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How to Fortify Wine

Ingredients to make port

What is fortified wine?

Put simply, a fortified wine is one that has been strengthened (fortified) by adding spirit to it during, or after fermentation. The spirit increases the wine’s ABV, and stabilises the wine. Doing this during fermentation arrests the fermentation process, leaving residual sugars unfermented, making the finished product slightly sweet. Popular fortified wines include Port and Sherry.

Fortifying wine is new to us at SG Wines, so we’ll be running some trials to find the best method. We’ll be attempting to fortify a Classic Red to make a port-style wine. We’ve teamed up with our friends at Still Spirits, experts in crafting spirits at home, to help with some of the ingredients.

Commercially, port wine is made by adding brandy to red wine during fermentation when the sugar percentage is around 6%, however, we’re opting for the simpler method of making the wine first and back-sweetening the finished product. This allows us to fortify one bottle at a time using the 3 methods below.

First, we had to make the Classic Red wine. We followed the instructions and bottled the wine after just 7 days. We proceeded to fortify the wine right away, but you might consider leaving the wine for a few weeks to improve first, if you have time.

Method 1 – Using Store Bought Brandy

For this method, we bought a 350 ml VSOP Brandy at 38% ABV from the supermarket.

As we’re aiming to make our port at 20% ABV, and with the Classic Red fermenting out to 12.5% ABV, we’re adding just over 300 ml of our brandy to one 750 ml bottle of wine, making just over 1 L port to achieve the 20% ABV target.

We then mixed in 75 g dextrose sugar (you could use standard granulated sugar if you prefer) to back sweeten our port style wine and bottled 2 x 500 ml bottles.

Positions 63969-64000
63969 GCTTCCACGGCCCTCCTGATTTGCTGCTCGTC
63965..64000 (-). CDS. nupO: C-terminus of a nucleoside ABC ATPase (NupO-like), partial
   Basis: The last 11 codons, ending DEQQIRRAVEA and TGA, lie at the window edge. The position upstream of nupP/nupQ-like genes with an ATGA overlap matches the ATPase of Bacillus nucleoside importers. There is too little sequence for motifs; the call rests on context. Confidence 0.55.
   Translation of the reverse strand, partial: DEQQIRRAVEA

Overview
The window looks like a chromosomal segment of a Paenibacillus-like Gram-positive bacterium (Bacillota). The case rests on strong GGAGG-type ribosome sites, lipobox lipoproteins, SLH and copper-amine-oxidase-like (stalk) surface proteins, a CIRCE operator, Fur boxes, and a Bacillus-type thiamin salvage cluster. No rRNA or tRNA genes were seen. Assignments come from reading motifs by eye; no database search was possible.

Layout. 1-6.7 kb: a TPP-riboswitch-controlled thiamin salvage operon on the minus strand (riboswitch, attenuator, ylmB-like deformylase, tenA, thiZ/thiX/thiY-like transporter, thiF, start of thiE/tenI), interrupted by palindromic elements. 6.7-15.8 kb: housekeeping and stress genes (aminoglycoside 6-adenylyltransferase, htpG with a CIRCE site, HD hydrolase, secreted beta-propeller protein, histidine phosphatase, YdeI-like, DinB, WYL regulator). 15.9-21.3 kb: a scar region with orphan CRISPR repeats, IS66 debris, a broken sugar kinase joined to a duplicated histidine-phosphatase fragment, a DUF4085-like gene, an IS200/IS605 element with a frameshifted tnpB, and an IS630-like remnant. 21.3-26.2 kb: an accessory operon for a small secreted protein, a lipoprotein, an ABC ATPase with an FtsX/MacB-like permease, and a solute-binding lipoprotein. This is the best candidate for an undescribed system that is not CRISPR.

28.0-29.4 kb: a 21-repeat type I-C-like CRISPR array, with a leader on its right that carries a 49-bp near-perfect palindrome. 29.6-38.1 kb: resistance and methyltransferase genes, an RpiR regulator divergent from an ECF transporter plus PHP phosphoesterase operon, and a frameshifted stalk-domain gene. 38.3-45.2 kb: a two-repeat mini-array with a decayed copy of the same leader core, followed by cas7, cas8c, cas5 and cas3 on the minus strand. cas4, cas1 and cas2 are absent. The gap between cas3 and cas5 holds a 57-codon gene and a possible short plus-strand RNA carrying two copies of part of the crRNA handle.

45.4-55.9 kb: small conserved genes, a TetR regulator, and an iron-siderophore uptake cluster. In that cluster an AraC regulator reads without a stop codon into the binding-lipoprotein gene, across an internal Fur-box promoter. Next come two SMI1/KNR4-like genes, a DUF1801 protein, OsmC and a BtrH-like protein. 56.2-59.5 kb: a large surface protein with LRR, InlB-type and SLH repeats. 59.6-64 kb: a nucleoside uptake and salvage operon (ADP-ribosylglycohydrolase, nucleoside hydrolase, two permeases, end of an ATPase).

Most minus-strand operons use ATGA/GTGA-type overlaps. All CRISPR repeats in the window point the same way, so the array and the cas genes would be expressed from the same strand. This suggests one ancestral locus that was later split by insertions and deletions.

Tip – you can use this helpful calculator to work out how much spirit you’ll need.

brandy and homemade port
Port made using store-bought brandy.
Method 2 – Making Brandy First

This method is the same as above, but instead of buying the brandy, we’re making it!

‘Making’ might be a stretch – we’re using brandy flavouring from Still Spirits. There are lots of brandy flavours available, but we’ve chosen their Top Shelf Cherry Brandy to add a variety of flavour to the experiment. Mix this with 650 ml vodka at 40% ABV and a pack of Liqueur Base Afollowing the instructions on the label to make 1.125 L cherry brandy liqueur.

We then mixed one 750 ml bottle of wine with 400 ml of the cherry brandy. As the brandy is already sweet, there’s no need to back-sweeten.

With just over 1 L of port (with a cherry twist), we bottled 2 x 500 ml bottles.

cherry brandy flavoured port
Port made using cherry brandy flavouring.
Method 3 – Using Port Flavouring

The Still Spirits Top Shelf range includes Ruby Port flavouring, so we decided to give that a go too.

You simply dissolve Liqueur Base B into 750 ml of your red wine, add the Ruby Port flavouring and 770 ml vodka at 40% ABV, top up to 2.25 L with water and mix. This makes 3 x 750 ml bottles of port.

port made with flavouring
Port made using port flavouring.

Tasting Results

We asked 8 of our SG Wines colleagues to taste all 3 port-style wines, and to pick which one is closest to port, as well as their favourite, and general comments. 

We received mostly positive results for each port and all styles were favoured by at least one of the panel, which suggests a successful experiment all round!

The overall favourite was the port made with cherry brandy (method 2), although this was possibly due to it not being as strong as the others and closer to a liqueur than a fortified wine, but still a good result.

The port flavouring method (method 3) was deemed the most authentic port, with the best mouthfeel and well-rounded flavour, although it divided opinion the most, with scores ranging from 3 to 8 out of 10. 

The store-bought brandy port (method 1) was generally considered quite strong, so we might have overdone the brandy slightly. This method offers the most room for experimentation though, so you could easily add the brandy in increments until it reaches your desired taste. 

With all methods you may want to play around with other adjuncts, such as aging the wine or finished port on oak chips for 3-4 weeks to give it a more rounded flavour. You could also add more or less of the Liqueur Base or sugar, for a sweeter or dryer wine, or try a different brandy flavour from the Still Spirits range. 

You could also try fortifying a different variety of wine from our Gold or Platinum ranges.

However you choose to fortify your wine, we’re confident you’ll  create a port worth sharing (or keeping to yourself!) with SG Wines this Christmas. If you decide to give it a go, let us know how it went in the comments. Cheers!

three types of homemade port
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